Controversy Disrupts Fort Worth Charter School - NBC 5 Dallas-Fort Worth

Controversy Disrupts Fort Worth Charter School

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    NEWSLETTERS

    Controversy Brewing at Fort Worth's Fine Arts Academy

    Tension is brewing between students, teachers and school leaders at Fort Worth's Academy of Fine Arts. Teachers claim they've been bullied and board members keep resigning, while students protested for more transparency and communication when their principal of 12 years left abruptly. (Published Thursday, April 19, 2018)

    Some families are questioning whether their students will return to Fort Worth’s Academy of the Fine Arts next year amid calls for the president and CEO to resign after the principal’s abrupt departure.

    The performing arts school, home to the Texas Boys Choir and consistently named one of the top schools in the state, held two public forums this week to allow parents and students to address concerns.

    Those came after about 100 students began protests wearing all black to school calling for more transparency from leadership.

     

    UPDATE: Some minor changes have been made from last nights post.

    A post shared by FWAFA STUDENTS (@join_our_movement) on

    Nina Burrows' ninth grade daughter is one of them. Burrows calls it an important but tough lesson in civil disobedience as her daughter has accepted lunch detentions for her decision to forgo the dress code to help send a statement.

    “She’s upset and she’s worried about is her school going to be there next year. Is it going to be the same place?” said Burrows.

    Burrows and her daughter were both at Monday’s meeting. They worry if change doesn’t take place, the teachers they love may leave.

    “It’s a school about creative expression and yet the teachers don’t feel like they’re safe to express themselves without fear of losing their job,” said Burrows.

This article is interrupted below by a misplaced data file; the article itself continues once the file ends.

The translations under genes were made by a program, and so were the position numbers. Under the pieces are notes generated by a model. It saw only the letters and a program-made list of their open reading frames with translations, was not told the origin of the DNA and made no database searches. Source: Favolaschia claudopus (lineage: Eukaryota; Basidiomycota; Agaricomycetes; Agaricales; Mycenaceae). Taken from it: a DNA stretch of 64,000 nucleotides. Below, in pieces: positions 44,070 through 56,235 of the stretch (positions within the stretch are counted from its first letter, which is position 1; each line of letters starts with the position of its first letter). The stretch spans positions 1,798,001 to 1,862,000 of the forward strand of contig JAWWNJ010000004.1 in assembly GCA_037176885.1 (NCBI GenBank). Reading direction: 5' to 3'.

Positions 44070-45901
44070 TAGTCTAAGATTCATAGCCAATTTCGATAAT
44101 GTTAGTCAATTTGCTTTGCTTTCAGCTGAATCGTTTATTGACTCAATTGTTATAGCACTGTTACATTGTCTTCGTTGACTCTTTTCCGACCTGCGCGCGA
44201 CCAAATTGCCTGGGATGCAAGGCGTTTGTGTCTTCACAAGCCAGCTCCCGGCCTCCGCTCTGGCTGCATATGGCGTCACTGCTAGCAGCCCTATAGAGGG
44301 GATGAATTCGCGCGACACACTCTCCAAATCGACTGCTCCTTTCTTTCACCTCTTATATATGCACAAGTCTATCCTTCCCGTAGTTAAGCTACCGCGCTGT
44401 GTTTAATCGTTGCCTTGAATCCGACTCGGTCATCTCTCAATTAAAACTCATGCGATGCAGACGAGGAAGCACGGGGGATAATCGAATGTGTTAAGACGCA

They’re among several now asking for President and CEO Clint Riley to resign. Riley, however, said he has no plans to step down.

    “I don’t take that personally. I think that’s more an expression of frustration. Of them saying we want you to hear us and so I’m looking at that as an opportunity for growth for all of us to just work together,” said Riley.

    While Riley wouldn’t discuss the resignation of the principal many said was forced, he said he believes current concerns all boil down to change and the difficulties it brings.

    Riley began holding meetings this week with students to open a new line of communication and clear up some misinformation he says has been floating around.

    “Where there’s concerns about transparency that’s easy to fix. We can certainly putting more systems in place to begin sharing more information, and so we’re working on that,” said Riley.

    In addition to Riley’s resignation or termination, both parents and teachers have expressed a need for more board members on a board of directors that’s recently dwindled from 10 members to six. They’d also like to see the principal they just lost reinstated in his old role or in a new one as a superintendent, which the school doesn’t currently have.

    Board members who were present at this week’s meeting wouldn’t say what changes if any will be made, but they said they’re taking everything that’s been said into consideration.

    "I think we're going to meet and confer and talk about those steps that will take the school to even greater heights and make it the best it can be,” said Director Dan Bates.

    Teachers Keith Applewhite and Darlene Cryer said they know of several teachers weighing their options when it comes to next school year. They said many are waiting to see if Riley goes before deciding to stay. 

    “There’s a lot of anxiety in the hallways. There’s a lot of tension, secrecy. You know, people not knowing who’s safe. Who can we talk to about this?” said Applewhite.

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